The difference between social and impact investing

Social investing is one of many terms identifying an investment approach based on integrating values with valuation metrics when considering portfolio candidates. Other terms describing an emphasis on socially responsible investments (SRI) include socially-conscious investing and responsible investing. Impact investing is a newer branch of SRI extending into the realm of supporting organizations that provide beneficial social impact.

Do No Harm

Socially conscious investors focus on businesses adhering to a mandate to do no harm. The former motto from the Google code of conduct, “Don’t Be Evil,” was replaced in 2015, when Alphabet) took over as Google’s new holding company. The new code of conduct directs Alphabet employees to “…do the right thing – follow the law, act honorably, and treat each other with respect.” This new mandate more precisely articulates the values of socially conscious investors.
SRI advocates generally seek to avoid investing in companies with a history of resisting compliance with environmental protection regulations. Firearms manufacturers, gambling enterprises and tobacco companies are shunned by socially conscious investors. Impact investing focuses on companies committed to directing a portion of their resources toward improving circumstances for environmental sustainability, social welfare and small business opportunities.

SRI Standards

Proponents of responsible investing emphasize environmental, social and governance criteria (ESG) as the standards to be used when identifying SRI prospects. Environmental criteria include such matters as a company’s natural resource conservation practices and its anti-pollution agenda. Social criteria can concern a variety of matters, ranging from Occupational Health and Safety Administration (OSHA) compliance issues to the reputations of businesses with which the company conducts its normal operations. Governance criteria concern such matters as whether a company uses generally accepted accounting principles (GAAP) in the preparation of financial statements, and whether the company extends suspect generosity to politicians and regulators.

Institutional investors are taking steps to ensure that their fiduciary responsibilities should include ESG considerations in their decision-making processes. In assessing the credit risks of a particular company, responsible investing goes beyond the usual financial metrics to include ESG metrics. Companies following practices that could result in legal or regulatory compliance sanctions face financial consequences, potentially creating difficulties in servicing debt. Filtering portfolio candidates with ESG metrics helps avoid such ill-fated investments.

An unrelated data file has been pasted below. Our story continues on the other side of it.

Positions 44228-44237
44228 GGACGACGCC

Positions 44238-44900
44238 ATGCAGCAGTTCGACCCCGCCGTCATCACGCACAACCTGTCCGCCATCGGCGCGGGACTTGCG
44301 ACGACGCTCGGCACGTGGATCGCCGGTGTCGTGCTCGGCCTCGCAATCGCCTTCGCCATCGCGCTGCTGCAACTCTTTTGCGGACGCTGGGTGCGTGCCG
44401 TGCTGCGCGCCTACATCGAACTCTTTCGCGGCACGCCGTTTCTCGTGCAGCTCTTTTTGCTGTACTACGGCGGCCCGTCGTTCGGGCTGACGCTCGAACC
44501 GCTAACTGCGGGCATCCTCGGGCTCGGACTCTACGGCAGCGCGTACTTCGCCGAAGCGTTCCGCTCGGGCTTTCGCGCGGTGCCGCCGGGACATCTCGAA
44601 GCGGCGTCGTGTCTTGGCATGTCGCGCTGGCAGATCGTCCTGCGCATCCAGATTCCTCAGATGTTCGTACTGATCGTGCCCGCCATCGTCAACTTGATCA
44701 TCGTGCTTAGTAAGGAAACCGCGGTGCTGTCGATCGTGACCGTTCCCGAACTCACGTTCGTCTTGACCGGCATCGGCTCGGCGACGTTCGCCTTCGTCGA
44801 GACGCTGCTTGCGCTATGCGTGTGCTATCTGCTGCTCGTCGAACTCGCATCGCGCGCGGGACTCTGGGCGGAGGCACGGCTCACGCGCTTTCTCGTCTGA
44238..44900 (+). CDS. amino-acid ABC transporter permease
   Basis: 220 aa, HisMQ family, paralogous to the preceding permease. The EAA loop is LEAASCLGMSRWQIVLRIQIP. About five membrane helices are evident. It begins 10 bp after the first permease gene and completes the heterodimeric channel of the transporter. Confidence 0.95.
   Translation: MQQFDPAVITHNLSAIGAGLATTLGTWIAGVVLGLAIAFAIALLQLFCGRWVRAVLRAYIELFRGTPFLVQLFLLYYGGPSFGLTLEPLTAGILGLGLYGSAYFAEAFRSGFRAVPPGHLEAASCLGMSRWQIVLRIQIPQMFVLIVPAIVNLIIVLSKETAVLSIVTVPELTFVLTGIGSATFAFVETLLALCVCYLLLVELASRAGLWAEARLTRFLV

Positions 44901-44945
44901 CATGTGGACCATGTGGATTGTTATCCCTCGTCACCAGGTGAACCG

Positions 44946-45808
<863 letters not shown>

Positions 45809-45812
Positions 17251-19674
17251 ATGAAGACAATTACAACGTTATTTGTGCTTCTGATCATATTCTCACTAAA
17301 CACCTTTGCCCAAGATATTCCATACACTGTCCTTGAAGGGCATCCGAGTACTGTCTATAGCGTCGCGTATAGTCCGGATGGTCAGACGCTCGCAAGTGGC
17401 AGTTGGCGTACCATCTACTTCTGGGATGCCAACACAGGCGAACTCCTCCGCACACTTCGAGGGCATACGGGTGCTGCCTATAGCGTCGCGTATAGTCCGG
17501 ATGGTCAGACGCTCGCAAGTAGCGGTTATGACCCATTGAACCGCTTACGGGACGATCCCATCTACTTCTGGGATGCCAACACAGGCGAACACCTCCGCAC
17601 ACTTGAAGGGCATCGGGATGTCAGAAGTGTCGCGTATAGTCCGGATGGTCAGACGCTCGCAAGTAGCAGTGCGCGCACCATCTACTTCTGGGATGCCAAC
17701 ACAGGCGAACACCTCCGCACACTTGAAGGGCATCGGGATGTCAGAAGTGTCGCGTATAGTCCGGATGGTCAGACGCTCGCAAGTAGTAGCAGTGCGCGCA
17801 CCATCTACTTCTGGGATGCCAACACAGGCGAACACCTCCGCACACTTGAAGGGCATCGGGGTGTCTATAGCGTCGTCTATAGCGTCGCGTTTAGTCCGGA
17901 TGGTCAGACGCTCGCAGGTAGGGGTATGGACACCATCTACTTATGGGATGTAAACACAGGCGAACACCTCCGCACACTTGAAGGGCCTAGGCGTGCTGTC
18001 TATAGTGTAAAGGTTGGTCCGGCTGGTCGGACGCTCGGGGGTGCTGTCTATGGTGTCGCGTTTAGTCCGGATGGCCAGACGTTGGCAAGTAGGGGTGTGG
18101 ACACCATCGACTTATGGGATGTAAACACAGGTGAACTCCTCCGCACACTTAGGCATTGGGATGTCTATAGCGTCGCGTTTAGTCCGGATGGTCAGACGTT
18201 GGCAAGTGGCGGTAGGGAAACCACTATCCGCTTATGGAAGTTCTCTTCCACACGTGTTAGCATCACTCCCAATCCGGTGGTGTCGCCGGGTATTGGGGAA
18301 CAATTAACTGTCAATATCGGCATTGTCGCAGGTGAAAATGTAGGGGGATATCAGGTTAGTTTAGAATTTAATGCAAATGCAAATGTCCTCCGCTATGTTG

Steve Lydenberg of Domini Social Investments is a corporate social responsibility advocate who suggests that stock exchanges should demand that listed companies provide full disclosure on multiple ESG metrics as a prerequisite to their listing. Lydenberg proposes that such ESG reports should be comprehensive and written in jargon-free language that is easy for retail investors to understand.

Raising the Bar

SRI advocates have intensified their efforts by expanding the goal of corporate social responsibility beyond avoiding harm. The drive for companies to take positive steps for the benefit of society as a whole has created a branch of SRI known as impact investing since 2007. One example of corporate efforts to improve social welfare is the Not For Sale campaign launched by Juniper Networks Inc. to end human slavery trafficking.

Social venture capitalism takes impact investing a step further by focusing on startup enterprises. This effort provides a boost for such early-stage businesses as those providing sustainable, production-level jobs in low-income areas, as well as hospitals in developing nations where medical treatment is unavailable.

More than 15 social venture capital funds have been in operation since 2010, providing investors with the opportunity to direct capital toward philanthropic and non-profit organizations. The Acumen Fund was incorporated in 2001 with seed capital from Cisco Systems Inc., the Rockefeller Foundation and three individual philanthropists. Acumen raises funds to provide long-term debt or equity investments in early-stage companies that provide affordable access to agricultural equipment, quality education, housing, clean energy, health care services and safe drinking water for customers in low-income areas.

More than four social stock exchanges are under development around the world, providing investors with the opportunities to buy shares in social enterprises. In the United States, Mission Markets does not function as a stock exchange, though it provides an online platform for investors to research and extend capital to investments that can deliver positive social and environmental impact.

In Canada, the Social Venture Connexion (SVX) is an online portal connecting accredited investors with social enterprises. The Social Venture Connexion is working toward becoming a true stock exchange, open to the general public. SVX is registered with the Ontario Securities Commission.